Lemma 10.77.6. Let $R$ be a ring. Let $I \subset R$ be a locally nilpotent ideal. Let $\overline{P}$ be a finite projective $R/I$-module. Then there exists a finite projective $R$-module $P$ such that $P/IP \cong \overline{P}$.

**Proof.**
Recall that $\overline{P}$ is a direct summand of a free $R/I$-module $\bigoplus _{\alpha \in A} R/I$ by Lemma 10.77.2. As $\overline{P}$ is finite, it follows that $\overline{P}$ is contained in $\bigoplus _{\alpha \in A'} R/I$ for some $A' \subset A$ finite. Hence we may assume we have a direct sum decomposition $(R/I)^{\oplus n} = \overline{P} \oplus \overline{K}$ for some $n$ and some $R/I$-module $\overline{K}$. Choose a lift $p \in \text{Mat}(n \times n, R)$ of the projector $\overline{p}$ associated to the direct summand $\overline{P}$ of $(R/I)^{\oplus n}$. Note that $p^2 - p \in \text{Mat}(n \times n, R)$ is nilpotent: as $I$ is locally nilpotent and the matrix entries $c_{ij}$ of $p^2 - p$ are in $I$ we have $c_{ij}^ t = 0$ for some $t > 0$ and then $(p^2 - p)^{tn^2} = 0$ (by looking at the matrix coefficients). Hence by Lemma 10.32.7 we can modify our choice of $p$ and assume that $p$ is a projector. Set $P = \mathop{\mathrm{Im}}(p)$.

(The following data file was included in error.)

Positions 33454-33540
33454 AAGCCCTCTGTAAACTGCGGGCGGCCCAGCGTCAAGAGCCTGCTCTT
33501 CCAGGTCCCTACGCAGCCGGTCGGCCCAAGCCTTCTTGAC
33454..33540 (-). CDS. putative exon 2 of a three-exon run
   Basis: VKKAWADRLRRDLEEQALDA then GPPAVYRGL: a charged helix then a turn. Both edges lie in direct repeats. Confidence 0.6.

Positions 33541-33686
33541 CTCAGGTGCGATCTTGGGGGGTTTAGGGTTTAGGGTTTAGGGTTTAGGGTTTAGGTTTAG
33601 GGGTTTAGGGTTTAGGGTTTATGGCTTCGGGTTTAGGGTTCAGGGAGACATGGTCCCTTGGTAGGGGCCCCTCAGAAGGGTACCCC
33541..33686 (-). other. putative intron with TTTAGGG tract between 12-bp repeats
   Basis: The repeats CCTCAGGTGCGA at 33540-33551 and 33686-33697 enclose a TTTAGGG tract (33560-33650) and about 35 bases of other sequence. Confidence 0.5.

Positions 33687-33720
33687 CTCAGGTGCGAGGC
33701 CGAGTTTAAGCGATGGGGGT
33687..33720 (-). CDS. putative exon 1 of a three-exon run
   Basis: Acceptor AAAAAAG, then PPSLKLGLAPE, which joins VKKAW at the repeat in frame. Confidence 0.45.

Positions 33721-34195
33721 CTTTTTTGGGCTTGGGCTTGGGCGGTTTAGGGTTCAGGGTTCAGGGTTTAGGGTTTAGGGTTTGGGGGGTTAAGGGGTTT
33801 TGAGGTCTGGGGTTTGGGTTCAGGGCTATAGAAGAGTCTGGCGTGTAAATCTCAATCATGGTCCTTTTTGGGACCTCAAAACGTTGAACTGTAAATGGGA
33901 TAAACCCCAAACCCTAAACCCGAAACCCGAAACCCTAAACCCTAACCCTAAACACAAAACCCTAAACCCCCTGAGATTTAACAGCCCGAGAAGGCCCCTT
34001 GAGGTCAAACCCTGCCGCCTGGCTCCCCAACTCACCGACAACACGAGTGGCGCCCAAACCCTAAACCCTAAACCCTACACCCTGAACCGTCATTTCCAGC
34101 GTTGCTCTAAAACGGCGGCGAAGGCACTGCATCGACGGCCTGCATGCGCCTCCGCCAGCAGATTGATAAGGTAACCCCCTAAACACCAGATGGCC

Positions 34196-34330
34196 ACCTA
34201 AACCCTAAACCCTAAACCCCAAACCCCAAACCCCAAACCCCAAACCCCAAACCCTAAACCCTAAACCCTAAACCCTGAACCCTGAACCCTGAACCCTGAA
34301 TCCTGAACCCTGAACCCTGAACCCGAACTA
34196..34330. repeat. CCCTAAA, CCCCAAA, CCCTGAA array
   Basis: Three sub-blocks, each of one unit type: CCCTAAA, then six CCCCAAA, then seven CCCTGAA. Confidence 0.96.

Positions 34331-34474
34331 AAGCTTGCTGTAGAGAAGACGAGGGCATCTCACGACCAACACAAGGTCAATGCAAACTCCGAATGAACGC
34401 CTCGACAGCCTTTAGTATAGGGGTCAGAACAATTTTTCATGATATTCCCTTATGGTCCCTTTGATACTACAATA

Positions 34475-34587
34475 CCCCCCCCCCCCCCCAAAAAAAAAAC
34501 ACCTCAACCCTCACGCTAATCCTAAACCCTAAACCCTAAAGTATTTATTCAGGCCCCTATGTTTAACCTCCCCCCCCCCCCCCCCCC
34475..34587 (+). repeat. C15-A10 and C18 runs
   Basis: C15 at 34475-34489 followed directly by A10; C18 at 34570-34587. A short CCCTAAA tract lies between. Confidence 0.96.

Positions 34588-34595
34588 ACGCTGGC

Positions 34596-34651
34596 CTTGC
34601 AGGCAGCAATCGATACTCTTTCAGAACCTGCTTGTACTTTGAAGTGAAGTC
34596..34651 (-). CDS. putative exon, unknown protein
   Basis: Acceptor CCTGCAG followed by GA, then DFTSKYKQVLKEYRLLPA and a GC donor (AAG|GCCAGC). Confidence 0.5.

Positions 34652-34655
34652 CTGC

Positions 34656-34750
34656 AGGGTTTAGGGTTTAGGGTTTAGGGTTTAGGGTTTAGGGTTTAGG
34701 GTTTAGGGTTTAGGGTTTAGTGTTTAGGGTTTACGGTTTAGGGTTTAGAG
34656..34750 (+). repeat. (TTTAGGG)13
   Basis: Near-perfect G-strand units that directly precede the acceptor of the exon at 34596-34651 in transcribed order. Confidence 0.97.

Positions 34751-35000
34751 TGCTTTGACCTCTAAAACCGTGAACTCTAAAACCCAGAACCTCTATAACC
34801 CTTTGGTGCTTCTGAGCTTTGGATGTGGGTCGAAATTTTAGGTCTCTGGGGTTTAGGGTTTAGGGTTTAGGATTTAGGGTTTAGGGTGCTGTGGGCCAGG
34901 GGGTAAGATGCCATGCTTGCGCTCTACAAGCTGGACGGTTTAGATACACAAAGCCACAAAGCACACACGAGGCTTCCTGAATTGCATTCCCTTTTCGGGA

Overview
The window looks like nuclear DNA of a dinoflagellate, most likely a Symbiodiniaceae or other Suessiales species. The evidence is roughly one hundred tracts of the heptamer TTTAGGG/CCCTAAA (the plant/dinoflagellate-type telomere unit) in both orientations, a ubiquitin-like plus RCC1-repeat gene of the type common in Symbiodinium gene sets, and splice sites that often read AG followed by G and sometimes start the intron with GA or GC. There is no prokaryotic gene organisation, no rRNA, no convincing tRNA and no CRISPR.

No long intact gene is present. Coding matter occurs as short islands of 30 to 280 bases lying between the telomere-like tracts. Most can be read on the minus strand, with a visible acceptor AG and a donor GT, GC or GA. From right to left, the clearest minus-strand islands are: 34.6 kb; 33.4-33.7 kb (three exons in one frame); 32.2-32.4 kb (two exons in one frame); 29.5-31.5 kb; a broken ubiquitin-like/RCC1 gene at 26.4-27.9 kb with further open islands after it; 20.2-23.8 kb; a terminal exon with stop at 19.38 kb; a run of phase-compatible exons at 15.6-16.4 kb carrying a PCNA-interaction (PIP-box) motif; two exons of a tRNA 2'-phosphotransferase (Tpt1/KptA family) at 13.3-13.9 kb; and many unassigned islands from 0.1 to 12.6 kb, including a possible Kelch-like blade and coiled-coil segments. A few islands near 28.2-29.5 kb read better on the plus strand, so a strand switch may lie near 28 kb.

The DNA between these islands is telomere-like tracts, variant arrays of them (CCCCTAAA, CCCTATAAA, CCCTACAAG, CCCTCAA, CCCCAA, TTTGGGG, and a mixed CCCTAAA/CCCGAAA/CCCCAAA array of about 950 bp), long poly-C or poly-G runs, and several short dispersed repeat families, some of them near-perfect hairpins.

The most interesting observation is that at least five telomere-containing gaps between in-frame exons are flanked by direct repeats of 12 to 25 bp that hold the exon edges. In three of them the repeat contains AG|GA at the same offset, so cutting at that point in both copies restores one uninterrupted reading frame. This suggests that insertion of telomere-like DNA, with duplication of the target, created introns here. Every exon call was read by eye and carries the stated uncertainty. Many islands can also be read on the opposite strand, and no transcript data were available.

$\square$

## Post a comment

Your email address will not be published. Required fields are marked.

In your comment you can use Markdown and LaTeX style mathematics (enclose it like `$\pi$`

). A preview option is available if you wish to see how it works out (just click on the eye in the toolbar).

Unfortunately JavaScript is disabled in your browser, so the comment preview function will not work.

All contributions are licensed under the GNU Free Documentation License.

## Comments (0)

There are also: